Comparison of laparoscopic versus open adrenalectomy: results from American College of Surgeons-National Surgery Quality Improvement Project.
BACKGROUND: Although the existing literature suggests that laparoscopic adrenalectomy may be associated with less postoperative morbidity than open adrenalectomy, a comparison of the two approaches has not been published using American College of Surgeons National Surgical Quality Improvement Program (ACS-NSQIP) data. The objective of our analysis was to compare the 30-d outcomes after laparoscopic versus open adrenalectomy using this data source. METHODS: The ACS-NSQIP Participant User Files for 2005-2010 were used for this retrospective analysis, which included all patients with (1) a primary Current Procedural Terminology code for open or laparoscopic adrenalectomy and (2) a postoperative International Classification of Diseases, Ninth Revision (ICD-9) code for adrenal gland pathology. Primary outcomes were 30-d postoperative mortality, overall complication rate, and length of postoperative hospitalization. The association between surgical approach and primary outcomes were determined after adjusting for a comprehensive array of patient- and procedure-related factors. RESULTS: A total of 3100 patients were included for analysis (644 undergoing open versus 2456 undergoing laparoscopic adrenalectomy). Patients undergoing a laparoscopic procedure had significantly lower postoperative morbidity and shorter length of stay than patients undergoing an open procedure after adjustment for patient- and procedure-related factors. Similar findings were demonstrated for all indications, including malignancy. CONCLUSIONS: To our knowledge, the present study represents the largest comparison to date of laparoscopic versus open adrenalectomy. Our findings suggest that the laparoscopic approach is associated with sizeable reductions in postoperative morbidity and length of postoperative hospitalization.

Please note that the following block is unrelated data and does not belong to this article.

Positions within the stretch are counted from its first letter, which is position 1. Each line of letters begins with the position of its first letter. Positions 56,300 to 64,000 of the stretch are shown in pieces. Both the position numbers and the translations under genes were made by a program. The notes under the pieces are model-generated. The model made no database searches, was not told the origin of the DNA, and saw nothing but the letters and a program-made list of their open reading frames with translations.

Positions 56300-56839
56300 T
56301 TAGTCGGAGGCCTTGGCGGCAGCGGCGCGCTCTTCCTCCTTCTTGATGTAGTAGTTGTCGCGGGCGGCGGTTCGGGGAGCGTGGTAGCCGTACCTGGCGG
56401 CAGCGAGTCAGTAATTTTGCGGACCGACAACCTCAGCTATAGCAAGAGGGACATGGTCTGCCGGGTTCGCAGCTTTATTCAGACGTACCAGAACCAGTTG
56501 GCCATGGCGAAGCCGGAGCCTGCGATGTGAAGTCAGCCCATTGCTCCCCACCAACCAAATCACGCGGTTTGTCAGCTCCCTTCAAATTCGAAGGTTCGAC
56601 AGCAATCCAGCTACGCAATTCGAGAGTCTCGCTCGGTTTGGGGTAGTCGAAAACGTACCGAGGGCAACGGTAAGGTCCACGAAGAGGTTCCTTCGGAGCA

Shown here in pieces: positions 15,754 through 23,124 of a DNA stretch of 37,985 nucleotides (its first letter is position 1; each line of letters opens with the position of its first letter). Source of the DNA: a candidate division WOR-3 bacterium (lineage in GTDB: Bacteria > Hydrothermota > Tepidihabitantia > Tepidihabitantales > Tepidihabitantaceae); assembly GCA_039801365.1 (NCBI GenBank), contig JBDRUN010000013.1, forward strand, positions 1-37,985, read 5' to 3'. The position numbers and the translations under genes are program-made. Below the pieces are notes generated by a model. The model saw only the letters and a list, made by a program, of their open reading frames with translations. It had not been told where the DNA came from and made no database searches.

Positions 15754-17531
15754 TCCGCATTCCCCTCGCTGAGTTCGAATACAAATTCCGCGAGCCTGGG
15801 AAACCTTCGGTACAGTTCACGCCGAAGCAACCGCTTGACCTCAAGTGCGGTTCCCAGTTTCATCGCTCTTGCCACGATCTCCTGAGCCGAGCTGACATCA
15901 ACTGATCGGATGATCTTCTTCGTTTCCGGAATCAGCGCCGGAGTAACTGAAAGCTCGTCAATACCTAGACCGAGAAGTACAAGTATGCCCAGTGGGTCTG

Elfenbein, DM; Scarborough, JE; Speicher, PJ; Scheri, RP
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